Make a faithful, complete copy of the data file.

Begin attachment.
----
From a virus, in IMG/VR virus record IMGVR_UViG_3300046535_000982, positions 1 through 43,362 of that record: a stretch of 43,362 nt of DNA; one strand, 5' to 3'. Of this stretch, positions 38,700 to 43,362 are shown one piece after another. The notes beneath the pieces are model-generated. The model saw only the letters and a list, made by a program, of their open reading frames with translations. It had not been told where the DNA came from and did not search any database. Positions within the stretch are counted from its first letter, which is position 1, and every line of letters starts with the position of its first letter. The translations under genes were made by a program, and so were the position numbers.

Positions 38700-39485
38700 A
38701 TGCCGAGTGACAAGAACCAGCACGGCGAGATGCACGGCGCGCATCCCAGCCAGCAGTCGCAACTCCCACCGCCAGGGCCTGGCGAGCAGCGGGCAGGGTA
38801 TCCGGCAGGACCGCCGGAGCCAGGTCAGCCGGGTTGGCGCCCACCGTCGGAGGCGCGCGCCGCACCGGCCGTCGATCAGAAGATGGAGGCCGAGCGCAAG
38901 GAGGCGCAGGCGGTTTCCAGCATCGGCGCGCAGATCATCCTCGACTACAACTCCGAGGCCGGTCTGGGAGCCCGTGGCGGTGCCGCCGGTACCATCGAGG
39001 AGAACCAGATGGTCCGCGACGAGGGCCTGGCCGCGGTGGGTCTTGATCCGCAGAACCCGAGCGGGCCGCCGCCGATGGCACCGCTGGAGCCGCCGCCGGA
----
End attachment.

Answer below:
From a virus, in IMG/VR virus record IMGVR_UViG_3300046535_000982, positions 1 through 43,362 of that record: a stretch of 43,362 nt of DNA; one strand, 5' to 3'. Of this stretch, positions 38,700 to 43,362 are shown one piece after another. The notes beneath the pieces are model-generated. The model saw only the letters and a list, made by a program, of their open reading frames with translations. It had not been told where the DNA came from and did not search any database. Positions within the stretch are counted from its first letter, which is position 1, and every line of letters starts with the position of its first letter. The translations under genes were made by a program, and so were the position numbers.

Positions 38700-39485
38700 A
38701 TGCCGAGTGACAAGAACCAGCACGGCGAGATGCACGGCGCGCATCCCAGCCAGCAGTCGCAACTCCCACCGCCAGGGCCTGGCGAGCAGCGGGCAGGGTA
38801 TCCGGCAGGACCGCCGGAGCCAGGTCAGCCGGGTTGGCGCCCACCGTCGGAGGCGCGCGCCGCACCGGCCGTCGATCAGAAGATGGAGGCCGAGCGCAAG
38901 GAGGCGCAGGCGGTTTCCAGCATCGGCGCGCAGATCATCCTCGACTACAACTCCGAGGCCGGTCTGGGAGCCCGTGGCGGTGCCGCCGGTACCATCGAGG
39001 AGAACCAGATGGTCCGCGACGAGGGCCTGGCCGCGGTGGGTCTTGATCCGCAGAACCCGAGCGGGCCGCCGCCGATGGCACCGCTGGAGCCGCCGCCGGA